The lifestream-blog (50% of your final mark): Half your final mark will be given for a lifestream-blog which you will set up and maintain over the 12 weeks of the course. A ‘lifestream’ is a means whereby an individual’s tweets, blog postings, image postings, YouTube favourites, and other feeds can be pulled together into a single blog stream. For this course, you will be supported in setting up and maintaining a lifestream-blog in WordPress, which will bring together all the digital fragments of knowledge generated by your studies over the 12 weeks of semester. The visual artefact (block 1) and micro-ethnography (block 2) will feed into this, as will any blog postings and comments you make, or other web you choose to include in the stream.
The lifestream is designed to demonstrate your engagement with the academic themes and content of the course – you are not expected to include personal and social content. Each week you will write a brief (250 word maximum) synthesis of the week’s lifestream- blog content within your blog. You will also be required to write a 500-word statement about your lifestream-blog on submission, and you will be able to edit the content of the stream before you submit it for assessment. You will be expected to maintain the lifestream- blog from week one to week twelve of the course.
The digital essay (50% of your final mark): You are required to submit an assignment on an aspect of the course content defined by yourself. You must present this digitally. Similar to the opportunities for assignment submission for IDEL, this might be a web essay, a video, an animation, and so on. The idea is that you explore the possibilities presented by digital, networked media for representing formal academic knowledge. You should agree the topic, medium and the additional assessment criteria (up to three) for your essay with your course tutor before embarking on it.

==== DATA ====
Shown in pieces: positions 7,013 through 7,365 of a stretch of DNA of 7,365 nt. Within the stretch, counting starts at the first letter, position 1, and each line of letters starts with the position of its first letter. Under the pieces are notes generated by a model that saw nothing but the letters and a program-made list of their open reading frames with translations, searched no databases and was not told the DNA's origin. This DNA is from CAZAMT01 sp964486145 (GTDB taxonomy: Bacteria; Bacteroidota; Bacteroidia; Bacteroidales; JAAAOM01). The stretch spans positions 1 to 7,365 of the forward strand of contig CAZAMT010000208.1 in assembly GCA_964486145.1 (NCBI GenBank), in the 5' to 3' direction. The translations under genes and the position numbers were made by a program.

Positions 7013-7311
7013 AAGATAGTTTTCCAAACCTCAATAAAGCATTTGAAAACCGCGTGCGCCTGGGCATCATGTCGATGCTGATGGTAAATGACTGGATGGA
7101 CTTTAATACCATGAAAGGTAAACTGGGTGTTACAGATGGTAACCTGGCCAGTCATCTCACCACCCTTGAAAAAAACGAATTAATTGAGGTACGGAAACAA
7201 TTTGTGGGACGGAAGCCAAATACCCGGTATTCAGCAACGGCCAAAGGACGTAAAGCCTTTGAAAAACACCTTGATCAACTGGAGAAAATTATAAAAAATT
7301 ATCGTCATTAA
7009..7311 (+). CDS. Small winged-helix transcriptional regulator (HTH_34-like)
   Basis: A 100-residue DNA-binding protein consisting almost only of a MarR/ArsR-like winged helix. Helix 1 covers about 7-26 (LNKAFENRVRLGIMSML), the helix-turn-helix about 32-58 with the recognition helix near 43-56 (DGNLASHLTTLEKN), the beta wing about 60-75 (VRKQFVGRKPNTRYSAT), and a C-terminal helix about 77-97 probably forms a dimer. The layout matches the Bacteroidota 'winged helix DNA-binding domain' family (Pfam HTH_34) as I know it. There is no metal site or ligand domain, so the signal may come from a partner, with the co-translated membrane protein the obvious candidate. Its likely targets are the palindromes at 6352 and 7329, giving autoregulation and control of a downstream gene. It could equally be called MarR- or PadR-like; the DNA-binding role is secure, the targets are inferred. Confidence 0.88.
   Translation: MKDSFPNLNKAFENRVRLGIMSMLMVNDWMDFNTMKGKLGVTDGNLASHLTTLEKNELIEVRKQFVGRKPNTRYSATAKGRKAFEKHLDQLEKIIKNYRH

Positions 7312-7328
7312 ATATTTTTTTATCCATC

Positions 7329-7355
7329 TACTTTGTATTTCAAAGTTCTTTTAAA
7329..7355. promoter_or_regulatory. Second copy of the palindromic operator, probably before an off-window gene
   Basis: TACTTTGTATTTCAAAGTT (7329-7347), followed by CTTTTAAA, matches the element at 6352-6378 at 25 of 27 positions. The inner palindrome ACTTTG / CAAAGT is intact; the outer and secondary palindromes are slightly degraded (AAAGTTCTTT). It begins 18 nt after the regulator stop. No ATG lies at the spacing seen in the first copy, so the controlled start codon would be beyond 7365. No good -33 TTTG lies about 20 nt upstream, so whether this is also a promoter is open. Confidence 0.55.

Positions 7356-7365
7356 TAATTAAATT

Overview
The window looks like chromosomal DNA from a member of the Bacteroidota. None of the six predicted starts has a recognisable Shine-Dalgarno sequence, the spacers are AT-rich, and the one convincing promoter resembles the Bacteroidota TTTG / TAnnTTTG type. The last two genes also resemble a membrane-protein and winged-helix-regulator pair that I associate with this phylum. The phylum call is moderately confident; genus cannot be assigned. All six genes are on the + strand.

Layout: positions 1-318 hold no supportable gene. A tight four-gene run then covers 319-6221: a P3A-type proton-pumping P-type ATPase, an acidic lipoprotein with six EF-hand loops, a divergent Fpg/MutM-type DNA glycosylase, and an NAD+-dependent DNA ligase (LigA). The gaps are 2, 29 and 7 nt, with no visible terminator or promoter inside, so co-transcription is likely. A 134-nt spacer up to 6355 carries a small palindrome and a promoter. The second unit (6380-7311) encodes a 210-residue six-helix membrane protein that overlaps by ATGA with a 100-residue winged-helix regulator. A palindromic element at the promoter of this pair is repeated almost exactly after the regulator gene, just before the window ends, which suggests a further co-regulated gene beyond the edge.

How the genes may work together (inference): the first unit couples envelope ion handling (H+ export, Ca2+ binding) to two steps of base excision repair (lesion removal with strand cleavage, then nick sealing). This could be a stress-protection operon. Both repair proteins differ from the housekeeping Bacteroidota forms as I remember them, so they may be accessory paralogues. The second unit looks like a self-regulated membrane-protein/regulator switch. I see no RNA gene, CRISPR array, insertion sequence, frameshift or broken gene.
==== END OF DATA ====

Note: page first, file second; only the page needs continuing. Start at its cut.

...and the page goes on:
You should choose a technology which is most suitable to your own levels of technical ability. For example, if you are not able to, or have no interest in, making a video or doing something in Prezi, you might build a simple hypertext essay using a free wiki like PBworks or free web building sites like Weebly. Technical prowess is not formally assessed – we are rather looking for imaginative and rigorous ways of presenting your academic work online.
As with IDEL, you are asked to submit up to three of your own assessment criteria to complement the core criteria.
The course will be delivered using WordPress: much of the course content and process will be open to the wider internet. Teaching methods include a combination of asynchronous discussion, synchronous text chat, twitter tutorials, peer review and the creation of a lifestream blog.
Indicative readings are:
Knox, J. 2015. Digital Cultures and Education. Springer Encyclopaedia of Educational Theory and Philosophy. http://link.springer.com/referenceworkentry/10.1007/978-981-287-532-7_124-1
Bell, D. J., Loader, B., Pleace, N., Schuler, D. (2004) Cyberculture: the key concepts. London: Routledge.
Hand, M. (2008) Making Digital Cultures. Aldershot: Ashgate
Bayne, S. (2010) Academetron, automaton, phantom: uncanny digital pedagogies. London Review of Education, Vol 8, No.1. pp. 5-13.
Striphas, T. (2014). Algorithmic culture. “Culture now has two audiences: people and machines” A medium corporation. https://medium.com/futurists-views/algorithmic-culture-culture-now-has-two-audiences-people-and-machines-2bdaa404f643#.qqbhj73jx
As with all courses, you will be required to have regular access to a computer with a good broadband connection, and will be responsible for providing your own computing equipment and consumables. All core and some additional readings will be provided online.
You will be provided a WordPress blog for your lifestream. For video chats you will need headphones, microphone and camera.